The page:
drck1000

Re: Primary Weapons Systems (PWS): seeking opinions/reviews
« Reply #16 on: January 21, 2016, 07:58:35 AM »
Buy a cheap one like a PSA and the PWS.
(I had Delton, DPMS, PSA etc and they all ran flawless. Never had an AR fail.but I'm not a commando by any means)

Then sell the cheap one for 3 times it's value when Hillary gets elected. :wacko:
When I mentioned PSA as inexpensive, I forgot to mention that (in my opinion) they build stuff that were good quality, especially for the price.  I partnered the $200 upper with a lower that I built and total cost for the gun was probably less than $350.  Well, probably more if you include the cost of the parts that I had in my extra parts box. 

As for Hillary. . . I bought my 6720 for around $1000 in 2012ish.  After the prices for everything went crazy, I got come crazy offers for it.  Thinking back, I should have sold it and got two to replace it and ammo when the prices came back. 

mauidog

Re: Primary Weapons Systems (PWS): seeking opinions/reviews
« Reply #17 on: January 21, 2016, 08:48:59 AM »
When I mentioned PSA as inexpensive, I forgot to mention that (in my opinion) they build stuff that were good quality, especially for the price.  I partnered the $200 upper with a lower that I built and total cost for the gun was probably less than $350.  Well, probably more if you include the cost of the parts that I had in my extra parts box. 

As for Hillary. . . I bought my 6720 for around $1000 in 2012ish.  After the prices for everything went crazy, I got come crazy offers for it.  Thinking back, I should have sold it and got two to replace it and ammo when the prices came back.

My first build was a 1/2 and 1/2 ..... stripped lower and full upper.  Both halves were from Palmetto State Armory.  Both receivers were cheaper because they were supposed to be "blemished."  I figured for a project gun, I could live with minor cosmetic flaws, but dang if I can see any!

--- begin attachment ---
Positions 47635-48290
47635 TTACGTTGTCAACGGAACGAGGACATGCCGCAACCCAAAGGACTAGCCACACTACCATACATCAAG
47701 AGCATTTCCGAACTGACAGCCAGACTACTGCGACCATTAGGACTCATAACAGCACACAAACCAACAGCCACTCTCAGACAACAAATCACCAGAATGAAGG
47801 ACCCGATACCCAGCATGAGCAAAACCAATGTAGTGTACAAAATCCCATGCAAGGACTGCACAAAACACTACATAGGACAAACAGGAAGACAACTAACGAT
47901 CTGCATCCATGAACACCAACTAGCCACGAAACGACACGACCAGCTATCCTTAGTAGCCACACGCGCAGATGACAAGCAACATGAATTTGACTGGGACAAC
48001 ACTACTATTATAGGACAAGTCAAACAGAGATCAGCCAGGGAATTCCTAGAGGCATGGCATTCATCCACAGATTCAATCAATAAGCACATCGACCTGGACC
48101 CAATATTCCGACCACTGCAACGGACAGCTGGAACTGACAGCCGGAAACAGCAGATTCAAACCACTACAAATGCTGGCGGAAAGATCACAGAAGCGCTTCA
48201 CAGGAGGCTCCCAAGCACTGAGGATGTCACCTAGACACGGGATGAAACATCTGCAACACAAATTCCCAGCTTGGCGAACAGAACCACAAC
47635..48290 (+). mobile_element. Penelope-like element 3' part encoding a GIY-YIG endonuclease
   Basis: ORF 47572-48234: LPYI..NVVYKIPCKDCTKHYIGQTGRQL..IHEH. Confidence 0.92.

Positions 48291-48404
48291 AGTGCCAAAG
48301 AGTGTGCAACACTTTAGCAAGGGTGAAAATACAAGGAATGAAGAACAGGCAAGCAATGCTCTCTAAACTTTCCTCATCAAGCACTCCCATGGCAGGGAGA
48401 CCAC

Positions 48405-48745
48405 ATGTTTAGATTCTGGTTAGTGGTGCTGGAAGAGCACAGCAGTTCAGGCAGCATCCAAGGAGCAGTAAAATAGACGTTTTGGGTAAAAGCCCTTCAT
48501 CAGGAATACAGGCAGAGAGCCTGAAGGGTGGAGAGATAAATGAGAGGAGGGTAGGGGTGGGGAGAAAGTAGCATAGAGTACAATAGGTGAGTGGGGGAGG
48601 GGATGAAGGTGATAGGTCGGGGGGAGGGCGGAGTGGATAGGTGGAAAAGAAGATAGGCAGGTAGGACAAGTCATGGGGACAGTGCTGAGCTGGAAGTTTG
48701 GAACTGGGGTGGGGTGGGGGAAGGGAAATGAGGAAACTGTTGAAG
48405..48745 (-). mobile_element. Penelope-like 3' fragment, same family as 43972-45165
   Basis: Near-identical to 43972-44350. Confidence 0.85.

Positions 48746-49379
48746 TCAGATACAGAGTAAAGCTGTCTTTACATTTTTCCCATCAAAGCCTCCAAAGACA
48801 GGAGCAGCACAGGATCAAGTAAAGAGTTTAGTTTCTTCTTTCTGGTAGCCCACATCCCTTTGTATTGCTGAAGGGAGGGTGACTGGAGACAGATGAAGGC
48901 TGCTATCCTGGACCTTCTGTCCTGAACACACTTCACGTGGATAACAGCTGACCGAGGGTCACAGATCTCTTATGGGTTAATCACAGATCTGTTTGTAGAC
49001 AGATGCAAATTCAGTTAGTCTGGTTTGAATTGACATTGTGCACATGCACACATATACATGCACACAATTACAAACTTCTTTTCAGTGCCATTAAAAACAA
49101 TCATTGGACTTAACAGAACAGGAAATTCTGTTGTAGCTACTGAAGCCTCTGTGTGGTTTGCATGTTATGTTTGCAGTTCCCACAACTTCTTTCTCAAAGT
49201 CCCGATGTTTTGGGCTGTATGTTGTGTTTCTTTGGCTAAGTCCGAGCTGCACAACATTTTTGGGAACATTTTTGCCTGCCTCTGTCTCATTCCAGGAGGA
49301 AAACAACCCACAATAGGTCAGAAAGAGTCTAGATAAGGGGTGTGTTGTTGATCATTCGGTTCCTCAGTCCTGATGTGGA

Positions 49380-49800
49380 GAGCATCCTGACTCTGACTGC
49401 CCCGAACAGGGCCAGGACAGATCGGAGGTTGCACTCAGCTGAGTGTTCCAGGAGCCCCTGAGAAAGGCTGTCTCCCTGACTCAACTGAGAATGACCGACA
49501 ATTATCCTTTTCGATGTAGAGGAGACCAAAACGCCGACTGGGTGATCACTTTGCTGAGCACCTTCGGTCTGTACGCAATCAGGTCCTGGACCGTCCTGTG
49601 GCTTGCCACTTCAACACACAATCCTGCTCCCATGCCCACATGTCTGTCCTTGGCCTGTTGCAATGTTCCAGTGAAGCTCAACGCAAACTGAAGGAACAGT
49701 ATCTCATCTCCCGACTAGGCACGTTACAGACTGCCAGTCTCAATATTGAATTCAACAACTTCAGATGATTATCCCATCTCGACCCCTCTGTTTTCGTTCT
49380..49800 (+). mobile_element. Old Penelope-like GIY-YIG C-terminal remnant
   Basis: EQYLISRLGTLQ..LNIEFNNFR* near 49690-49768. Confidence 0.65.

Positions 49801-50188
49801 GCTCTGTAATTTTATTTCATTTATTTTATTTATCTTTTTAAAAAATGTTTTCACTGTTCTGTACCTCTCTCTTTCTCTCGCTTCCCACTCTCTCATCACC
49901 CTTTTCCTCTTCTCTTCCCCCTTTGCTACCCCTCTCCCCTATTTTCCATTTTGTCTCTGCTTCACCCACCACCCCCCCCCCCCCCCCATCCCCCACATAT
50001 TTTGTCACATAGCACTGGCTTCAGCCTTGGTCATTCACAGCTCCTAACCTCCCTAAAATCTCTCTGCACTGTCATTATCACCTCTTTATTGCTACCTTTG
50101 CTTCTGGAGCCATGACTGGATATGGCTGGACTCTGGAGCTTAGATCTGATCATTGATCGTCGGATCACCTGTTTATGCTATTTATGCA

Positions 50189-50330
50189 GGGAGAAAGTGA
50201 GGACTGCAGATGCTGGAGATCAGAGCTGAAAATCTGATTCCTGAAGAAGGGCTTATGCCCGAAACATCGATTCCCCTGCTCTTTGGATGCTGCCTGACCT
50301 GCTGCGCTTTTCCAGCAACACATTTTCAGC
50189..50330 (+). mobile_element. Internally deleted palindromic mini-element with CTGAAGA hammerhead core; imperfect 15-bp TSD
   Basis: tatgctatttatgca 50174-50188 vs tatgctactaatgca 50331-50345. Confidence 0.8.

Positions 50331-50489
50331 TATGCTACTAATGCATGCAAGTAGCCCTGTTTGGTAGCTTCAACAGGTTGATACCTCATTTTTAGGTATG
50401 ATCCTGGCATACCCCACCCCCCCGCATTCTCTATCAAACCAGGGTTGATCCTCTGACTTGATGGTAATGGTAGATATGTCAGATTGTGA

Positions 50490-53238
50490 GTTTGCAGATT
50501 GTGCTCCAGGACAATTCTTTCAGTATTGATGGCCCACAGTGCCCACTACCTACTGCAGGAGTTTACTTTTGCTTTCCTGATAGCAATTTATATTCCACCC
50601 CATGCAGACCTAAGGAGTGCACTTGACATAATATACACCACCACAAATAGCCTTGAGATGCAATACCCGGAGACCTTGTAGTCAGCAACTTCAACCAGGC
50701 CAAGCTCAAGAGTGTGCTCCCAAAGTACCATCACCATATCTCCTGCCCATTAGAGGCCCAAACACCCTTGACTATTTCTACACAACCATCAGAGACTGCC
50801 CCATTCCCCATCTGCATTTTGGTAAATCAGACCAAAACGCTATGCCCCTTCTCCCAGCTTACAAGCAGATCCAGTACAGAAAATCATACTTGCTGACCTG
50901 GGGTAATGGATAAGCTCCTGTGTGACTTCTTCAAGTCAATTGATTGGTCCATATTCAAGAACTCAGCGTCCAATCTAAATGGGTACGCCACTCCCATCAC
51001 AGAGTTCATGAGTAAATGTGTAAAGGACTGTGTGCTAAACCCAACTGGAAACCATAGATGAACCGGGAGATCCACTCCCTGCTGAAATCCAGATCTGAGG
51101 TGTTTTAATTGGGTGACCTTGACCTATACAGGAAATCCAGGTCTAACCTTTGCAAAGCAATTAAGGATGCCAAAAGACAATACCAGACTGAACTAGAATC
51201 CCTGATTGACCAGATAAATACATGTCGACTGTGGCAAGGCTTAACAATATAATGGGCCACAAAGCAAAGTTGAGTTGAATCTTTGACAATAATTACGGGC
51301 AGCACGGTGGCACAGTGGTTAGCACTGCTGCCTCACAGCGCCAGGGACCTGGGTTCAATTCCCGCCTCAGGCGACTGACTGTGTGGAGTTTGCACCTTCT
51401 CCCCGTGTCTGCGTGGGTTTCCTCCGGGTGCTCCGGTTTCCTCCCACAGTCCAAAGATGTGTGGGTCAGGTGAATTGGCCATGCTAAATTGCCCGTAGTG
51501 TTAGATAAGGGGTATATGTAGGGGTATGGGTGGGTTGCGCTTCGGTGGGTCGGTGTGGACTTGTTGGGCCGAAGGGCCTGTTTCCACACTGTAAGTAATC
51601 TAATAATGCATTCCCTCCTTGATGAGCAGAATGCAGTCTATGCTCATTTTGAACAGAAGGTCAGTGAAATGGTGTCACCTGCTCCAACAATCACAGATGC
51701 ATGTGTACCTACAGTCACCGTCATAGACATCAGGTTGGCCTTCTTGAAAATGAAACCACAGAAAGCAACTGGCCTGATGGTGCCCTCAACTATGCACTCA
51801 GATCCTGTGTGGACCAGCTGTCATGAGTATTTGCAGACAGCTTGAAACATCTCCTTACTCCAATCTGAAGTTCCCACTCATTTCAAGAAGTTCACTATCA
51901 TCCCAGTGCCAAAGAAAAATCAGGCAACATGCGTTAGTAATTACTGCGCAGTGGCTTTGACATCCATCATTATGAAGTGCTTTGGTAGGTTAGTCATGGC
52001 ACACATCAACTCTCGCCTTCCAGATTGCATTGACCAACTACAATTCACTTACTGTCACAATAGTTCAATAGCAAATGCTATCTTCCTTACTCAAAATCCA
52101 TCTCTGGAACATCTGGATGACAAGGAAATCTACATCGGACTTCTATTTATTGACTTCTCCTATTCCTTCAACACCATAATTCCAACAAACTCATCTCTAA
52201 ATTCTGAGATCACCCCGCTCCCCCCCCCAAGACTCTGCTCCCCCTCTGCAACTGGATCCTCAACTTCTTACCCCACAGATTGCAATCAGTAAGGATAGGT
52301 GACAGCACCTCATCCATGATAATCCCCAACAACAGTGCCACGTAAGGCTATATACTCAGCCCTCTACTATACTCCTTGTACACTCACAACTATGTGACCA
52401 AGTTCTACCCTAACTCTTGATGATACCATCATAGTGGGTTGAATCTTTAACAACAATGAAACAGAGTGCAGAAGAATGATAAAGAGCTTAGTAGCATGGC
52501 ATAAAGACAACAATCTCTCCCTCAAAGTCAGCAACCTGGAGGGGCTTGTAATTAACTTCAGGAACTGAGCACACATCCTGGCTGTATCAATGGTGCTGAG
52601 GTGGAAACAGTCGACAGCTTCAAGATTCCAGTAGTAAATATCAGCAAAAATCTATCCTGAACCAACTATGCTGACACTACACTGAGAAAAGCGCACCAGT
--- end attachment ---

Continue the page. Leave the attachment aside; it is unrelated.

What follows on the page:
To make sure I didn't mess up the barrel and gas block installations, I bought the blem full PSA upper on sale.  I think together, the two halves were about $450 not counting FFL for the lower.  Looking at their site now, they have full uppers for $200 - $400-ish range.  The blem lower is about $10 less now.  That's the difference between "crazy gun control time 2013" and now :).

I'd recommend these products for a project gun, and installing a lower parts kit is super easy (YouTube can guide you :) ).  The critical part on the upper is head spacing of the barrel, and installing the gas block to line up with the port on the barrel.  Getting a full upper with barrel avoided that.  I did wind up replacing the gas block and hand guard for a low profile gas block and free-floated longer hand guard.

Baby steps  :geekdanc:
An unarmed man can only flee from evil, and evil is not overcome by fleeing from it.   -- Jeff Cooper

drck1000

Re: Primary Weapons Systems (PWS): seeking opinions/reviews
« Reply #18 on: January 21, 2016, 09:14:45 AM »
My first build was a 1/2 and 1/2 ..... stripped lower and full upper.  Both halves were from Palmetto State Armory.  Both receivers were cheaper because they were supposed to be "blemished."  I figured for a project gun, I could live with minor cosmetic flaws, but dang if I can see any!

To make sure I didn't mess up the barrel and gas block installations, I bought the blem full PSA upper on sale.  I think together, the two halves were about $450 not counting FFL for the lower.  Looking at their site now, they have full uppers for $200 - $400-ish range.  The blem lower is about $10 less now.  That's the difference between "crazy gun control time 2013" and now :).

I'd recommend these products for a project gun, and installing a lower parts kit is super easy (YouTube can guide you :) ).  The critical part on the upper is head spacing of the barrel, and installing the gas block to line up with the port on the barrel.  Getting a full upper with barrel avoided that.  I did wind up replacing the gas block and hand guard for a low profile gas block and free-floated longer hand guard.

Baby steps  :geekdanc:
I've seen BCM blems and I couldn't really tell.  I have a Noveske Chainsaw stripped lower blem and one of the OGC counter guys had to look closely to see blems and even then, we were probably guessing.  Haha.  Hell, I my Colt NIB looked more beat up than the BCM and Noveske blems that I've seen.  I don't really care for minor flaws or dings as long as it works.  It will eventually get dinged up through use.  I've had a DD lower that the grip hole was off to the point where it wouldn't fit pistol grips that fit other known quality lower receivers.   :grrr: